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How To Clean A Microwave

Are you wondering how to clean your microwave?

Cleaning a microwave isn’t the most fun task to do in the kitchen. But sometimes needs must.

Did somebody use the microwave but didn’t clean it right away? Or maybe you used it yourself but have put off cleaning it for some time?

Chances are it is already harbouring dried, caked-on remains of what you’ve eaten over the past several days. Food that has splashed and splattered inside the microwave quickly turns gooey and crusty after just days, sometimes even hours.

Days-old pasta sauce, mashed potatoes, butter, even the kids’ science experiment that exploded and burned into a nasty, smelly mess.

If you haven’t given your microwave a deep clean lately, try peering inside and inspecting all the nooks and crannies.

It might just be time to get cleaning.

cleaning a microwave

1. Cleaning the interior

There are a few natural and inexpensive cleaning agents that you can use as alternatives to bleach and synthetic chemicals. These simple household ingredients will sanitize, degrease and remove stains from your microwave just as effectively as any commercial cleaner.

But their advantage is that they’re safer to use and are much gentler on the interior surface of your appliance. They also won’t leave any chemical residues that could make your food taste and smell unpleasant.

Plain Water

Water is of course the simplest, cheapest and most easily available cleaning agent that you can use. The mere combination of water and heat will soften and loosen stuck-on gunk inside your microwave.

Just place a wet rag, or a handful of wet paper towels inside the unit and set the cooking time for 3 to 5 minutes, or until steam is produced. You could opt to use a small microwave-safe bowl for this, filling it to half with water and soaking the rag or paper towels in it, then heating it until it boils and steams.

Keep the microwave door closed for another 5 minutes as it cools down, allowing the steam to do its magic. Then open the door and remove the bowl and turntable plate. Be careful to use oven gloves or a tea towel – those things are hot! You can wash the plate in the sink like any regular dish.

Then, using a soft towel or sponge, wipe the interiors of the microwave. You can choose to use the same rag or paper towels you soaked earlier, as long as they’re cool enough to the touch. Still, you may want to use gloves for it.

You’ll find that all the grease and grime will easily come off without any need for scrubbing.

If stuff is still hard and stuck-on, try redoing the process. Run the microwave for another 5 minutes – the additional steam should finish the job.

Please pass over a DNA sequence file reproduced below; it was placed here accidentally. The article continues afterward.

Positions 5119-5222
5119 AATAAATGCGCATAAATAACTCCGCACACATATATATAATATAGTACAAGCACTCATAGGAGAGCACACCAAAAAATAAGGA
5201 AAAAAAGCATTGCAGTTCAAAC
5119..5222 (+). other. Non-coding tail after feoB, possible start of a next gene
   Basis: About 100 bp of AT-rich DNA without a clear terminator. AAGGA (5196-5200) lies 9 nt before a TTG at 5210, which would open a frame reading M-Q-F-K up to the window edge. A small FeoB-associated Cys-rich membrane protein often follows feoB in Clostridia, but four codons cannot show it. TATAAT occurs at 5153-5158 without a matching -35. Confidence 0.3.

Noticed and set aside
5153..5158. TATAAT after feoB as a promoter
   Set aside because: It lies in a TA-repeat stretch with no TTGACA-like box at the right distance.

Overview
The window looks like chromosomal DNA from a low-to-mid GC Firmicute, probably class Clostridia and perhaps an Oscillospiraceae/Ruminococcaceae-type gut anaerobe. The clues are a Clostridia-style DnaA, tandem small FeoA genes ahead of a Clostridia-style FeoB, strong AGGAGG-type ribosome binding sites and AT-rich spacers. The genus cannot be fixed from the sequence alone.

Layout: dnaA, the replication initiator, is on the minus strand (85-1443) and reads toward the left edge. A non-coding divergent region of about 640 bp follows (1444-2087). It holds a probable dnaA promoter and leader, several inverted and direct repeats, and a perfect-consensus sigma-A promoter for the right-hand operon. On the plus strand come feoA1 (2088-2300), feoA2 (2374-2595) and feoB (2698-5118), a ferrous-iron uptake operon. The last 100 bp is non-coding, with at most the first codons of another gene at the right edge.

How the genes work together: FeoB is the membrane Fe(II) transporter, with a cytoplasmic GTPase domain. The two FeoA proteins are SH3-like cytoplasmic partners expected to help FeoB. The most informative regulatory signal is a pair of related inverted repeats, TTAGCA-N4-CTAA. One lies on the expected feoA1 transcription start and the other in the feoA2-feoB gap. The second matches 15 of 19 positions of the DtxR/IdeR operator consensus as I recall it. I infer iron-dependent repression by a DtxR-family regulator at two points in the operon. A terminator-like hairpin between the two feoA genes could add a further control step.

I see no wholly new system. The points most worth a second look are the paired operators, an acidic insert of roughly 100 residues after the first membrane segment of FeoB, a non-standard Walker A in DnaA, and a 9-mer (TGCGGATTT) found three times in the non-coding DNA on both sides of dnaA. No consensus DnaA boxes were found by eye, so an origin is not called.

Alternatively, you can use half a cup of water and half a cup of white vinegar in a microwave-safe bowl.

As above, set the cooking time to 5 minutes, then allow it to steam for another 3 to 5. Remove the bowl then wipe clean with a paper towel or cloth.

Vinegar works as a disinfectant because of its high acidic content. You may also consider using it in a spray bottle, especially if the grime in the microwave hasn’t dried up or crusted yet. Spray the vinegar-water mixture then let it sit for a few minutes before wiping down.

Baking Soda

Put 2 tablespoons of baking soda and half a cup of water in a microwave-safe bowl. Stir the solution until the baking soda is completely dissolved, then run the microwave for 3 minutes until it steams. The baking soda solution will kill all the unpleasant smells inside the microwave. Wipe down with a clean cloth.


putting bowl of lemon water in the microwave

The citric acid in lemons, limes, and oranges will not only degrease, disinfect and remove stains, it will also make your appliance sparkle and shine. Best of all, these fruits will leave not just your microwave smelling awesome, but your entire kitchen as well!

First, cut your lemon in half. Place both halves inside a microwave-safe bowl with a cup of water. Microwave it on high for 5 minutes, then let it steep and cool for another 5. As above, wipe the interior of your appliance clean.

2. Clean the exteriors

cleaning a microwave with a damp cloth

Dip your sponge into the cooled water and vinegar, water and lemon, or water and baking soda solution you used above. Wipe the outer walls of your microwave. Pay attention to the buttons and dials, as well as the rubber gasket around the door. Don’t forget the top and underside of the microwave, too.

For heavy build-up, or smudges of grease, you can use a mild mixture of water and dish soap. Afterwards, rinse it off by following through with a clean, damp cloth.

3. Use a microwave cover regularly

What you can do to limit splatters – and save time and effort from frequent deep cleaning in the long run – is to just cover your food every time you microwave. Use paper towels, a paper plate, or another microwave-safe bowl or plate to cover any dish you’re heating.

There are commercial plate covers or splatter guards that you can also purchase in stores like Argos or Wilko, or at Amazon for a low price. They’re made of PP plastic or silicone and come in particularly large sizes – very handy when you’re reheating large amounts of food in bulky containers.

The great thing about these splatter guards is that they have vents that promote airflow. These prevent liquid from condensing, spilling and splattering all over the inside of your microwave.

Any mess, if at all, would be limited to just the underside of the cover and on the turntable tray.

Splatter guards will also keep the heat contained in your dishes, keeping your food moist.

There are even models that come with magnetic tops that stick to the ceiling of the microwave when not in use.

Ultimately, washing a splatter guard would be much simpler than having to give your microwave a major cleaning every so often.

Microwave Recipes

Microwave Porridge

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